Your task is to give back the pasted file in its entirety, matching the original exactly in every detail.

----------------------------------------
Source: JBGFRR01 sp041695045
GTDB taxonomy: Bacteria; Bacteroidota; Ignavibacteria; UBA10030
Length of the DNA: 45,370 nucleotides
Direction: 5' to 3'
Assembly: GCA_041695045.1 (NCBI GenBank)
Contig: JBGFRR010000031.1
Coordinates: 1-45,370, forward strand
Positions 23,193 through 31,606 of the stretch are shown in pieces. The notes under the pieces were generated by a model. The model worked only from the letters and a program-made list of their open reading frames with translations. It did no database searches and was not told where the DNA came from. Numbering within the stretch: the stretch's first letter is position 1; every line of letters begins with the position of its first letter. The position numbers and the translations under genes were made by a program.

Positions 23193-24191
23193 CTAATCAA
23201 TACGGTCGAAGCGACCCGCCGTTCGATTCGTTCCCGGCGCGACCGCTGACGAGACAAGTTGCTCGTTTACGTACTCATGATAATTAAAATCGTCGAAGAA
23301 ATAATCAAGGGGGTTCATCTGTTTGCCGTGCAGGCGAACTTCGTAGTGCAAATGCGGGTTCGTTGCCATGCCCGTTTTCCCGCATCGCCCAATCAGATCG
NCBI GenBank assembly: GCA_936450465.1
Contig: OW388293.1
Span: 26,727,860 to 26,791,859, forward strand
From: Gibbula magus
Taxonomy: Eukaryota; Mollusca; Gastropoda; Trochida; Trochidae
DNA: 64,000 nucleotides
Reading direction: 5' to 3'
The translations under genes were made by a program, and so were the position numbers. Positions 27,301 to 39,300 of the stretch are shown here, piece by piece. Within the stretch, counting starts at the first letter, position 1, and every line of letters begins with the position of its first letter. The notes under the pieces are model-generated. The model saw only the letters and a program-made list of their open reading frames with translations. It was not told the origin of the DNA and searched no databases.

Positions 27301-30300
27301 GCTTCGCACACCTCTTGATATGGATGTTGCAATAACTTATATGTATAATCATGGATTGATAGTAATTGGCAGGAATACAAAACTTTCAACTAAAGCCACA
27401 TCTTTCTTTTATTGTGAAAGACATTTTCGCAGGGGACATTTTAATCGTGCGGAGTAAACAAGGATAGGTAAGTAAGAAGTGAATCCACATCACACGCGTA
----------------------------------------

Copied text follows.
Source: JBGFRR01 sp041695045
GTDB taxonomy: Bacteria; Bacteroidota; Ignavibacteria; UBA10030
Length of the DNA: 45,370 nucleotides
Direction: 5' to 3'
Assembly: GCA_041695045.1 (NCBI GenBank)
Contig: JBGFRR010000031.1
Coordinates: 1-45,370, forward strand
Positions 23,193 through 31,606 of the stretch are shown in pieces. The notes under the pieces were generated by a model. The model worked only from the letters and a program-made list of their open reading frames with translations. It did no database searches and was not told where the DNA came from. Numbering within the stretch: the stretch's first letter is position 1; every line of letters begins with the position of its first letter. The position numbers and the translations under genes were made by a program.

Positions 23193-24191
23193 CTAATCAA
23201 TACGGTCGAAGCGACCCGCCGTTCGATTCGTTCCCGGCGCGACCGCTGACGAGACAAGTTGCTCGTTTACGTACTCATGATAATTAAAATCGTCGAAGAA
23301 ATAATCAAGGGGGTTCATCTGTTTGCCGTGCAGGCGAACTTCGTAGTGCAAATGCGGGTTCGTTGCCATGCCCGTTTTCCCGCATCGCCCAATCAGATCG
NCBI GenBank assembly: GCA_936450465.1
Contig: OW388293.1
Span: 26,727,860 to 26,791,859, forward strand
From: Gibbula magus
Taxonomy: Eukaryota; Mollusca; Gastropoda; Trochida; Trochidae
DNA: 64,000 nucleotides
Reading direction: 5' to 3'
The translations under genes were made by a program, and so were the position numbers. Positions 27,301 to 39,300 of the stretch are shown here, piece by piece. Within the stretch, counting starts at the first letter, position 1, and every line of letters begins with the position of its first letter. The notes under the pieces are model-generated. The model saw only the letters and a program-made list of their open reading frames with translations. It was not told the origin of the DNA and searched no databases.

Positions 27301-30300
27301 GCTTCGCACACCTCTTGATATGGATGTTGCAATAACTTATATGTATAATCATGGATTGATAGTAATTGGCAGGAATACAAAACTTTCAACTAAAGCCACA
27401 TCTTTCTTTTATTGTGAAAGACATTTTCGCAGGGGACATTTTAATCGTGCGGAGTAAACAAGGATAGGTAAGTAAGAAGTGAATCCACATCACACGCGTA